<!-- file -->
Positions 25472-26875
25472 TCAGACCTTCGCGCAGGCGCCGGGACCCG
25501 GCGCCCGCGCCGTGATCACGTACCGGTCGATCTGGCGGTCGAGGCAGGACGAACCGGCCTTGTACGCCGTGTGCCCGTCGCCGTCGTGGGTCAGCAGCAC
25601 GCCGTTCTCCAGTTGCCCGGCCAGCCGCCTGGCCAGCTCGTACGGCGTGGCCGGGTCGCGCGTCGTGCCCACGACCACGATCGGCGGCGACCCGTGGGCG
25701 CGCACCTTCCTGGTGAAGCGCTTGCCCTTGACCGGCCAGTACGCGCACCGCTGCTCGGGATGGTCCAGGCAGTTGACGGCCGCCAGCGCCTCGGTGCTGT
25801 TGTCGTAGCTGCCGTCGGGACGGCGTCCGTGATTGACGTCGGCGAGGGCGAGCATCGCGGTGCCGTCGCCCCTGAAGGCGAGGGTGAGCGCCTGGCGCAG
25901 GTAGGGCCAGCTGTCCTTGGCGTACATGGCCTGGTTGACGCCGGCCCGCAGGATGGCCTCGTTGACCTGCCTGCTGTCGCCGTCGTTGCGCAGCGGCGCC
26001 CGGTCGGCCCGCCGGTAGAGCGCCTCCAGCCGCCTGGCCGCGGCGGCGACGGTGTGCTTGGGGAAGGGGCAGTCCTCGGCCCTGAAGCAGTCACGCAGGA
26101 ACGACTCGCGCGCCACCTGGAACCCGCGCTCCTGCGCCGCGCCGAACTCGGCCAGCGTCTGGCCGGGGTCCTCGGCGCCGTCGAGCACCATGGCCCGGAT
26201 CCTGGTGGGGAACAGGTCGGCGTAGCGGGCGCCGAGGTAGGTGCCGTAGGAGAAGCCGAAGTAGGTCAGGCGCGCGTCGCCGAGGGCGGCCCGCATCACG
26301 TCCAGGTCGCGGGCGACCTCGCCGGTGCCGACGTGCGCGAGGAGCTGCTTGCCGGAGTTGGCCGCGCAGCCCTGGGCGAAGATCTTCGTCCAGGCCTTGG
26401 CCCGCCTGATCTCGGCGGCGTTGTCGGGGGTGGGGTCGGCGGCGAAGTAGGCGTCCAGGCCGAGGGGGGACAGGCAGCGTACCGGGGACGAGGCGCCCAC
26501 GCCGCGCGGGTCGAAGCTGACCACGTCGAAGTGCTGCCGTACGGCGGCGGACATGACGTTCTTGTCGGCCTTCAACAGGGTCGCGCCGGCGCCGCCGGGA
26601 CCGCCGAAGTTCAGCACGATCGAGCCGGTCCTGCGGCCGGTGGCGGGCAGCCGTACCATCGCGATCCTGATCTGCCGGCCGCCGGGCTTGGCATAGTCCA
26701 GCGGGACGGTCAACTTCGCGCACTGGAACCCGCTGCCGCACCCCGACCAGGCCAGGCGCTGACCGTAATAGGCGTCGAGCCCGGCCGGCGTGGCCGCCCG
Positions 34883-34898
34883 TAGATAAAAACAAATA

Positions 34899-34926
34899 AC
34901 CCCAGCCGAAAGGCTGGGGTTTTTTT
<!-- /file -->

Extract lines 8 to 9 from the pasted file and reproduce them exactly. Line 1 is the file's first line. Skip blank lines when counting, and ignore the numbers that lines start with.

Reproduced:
26001 CGGTCGGCCCGCCGGTAGAGCGCCTCCAGCCGCCTGGCCGCGGCGGCGACGGTGTGCTTGGGGAAGGGGCAGTCCTCGGCCCTGAAGCAGTCACGCAGGA
26101 ACGACTCGCGCGCCACCTGGAACCCGCGCTCCTGCGCCGCGCCGAACTCGGCCAGCGTCTGGCCGGGGTCCTCGGCGCCGTCGAGCACCATGGCCCGGAT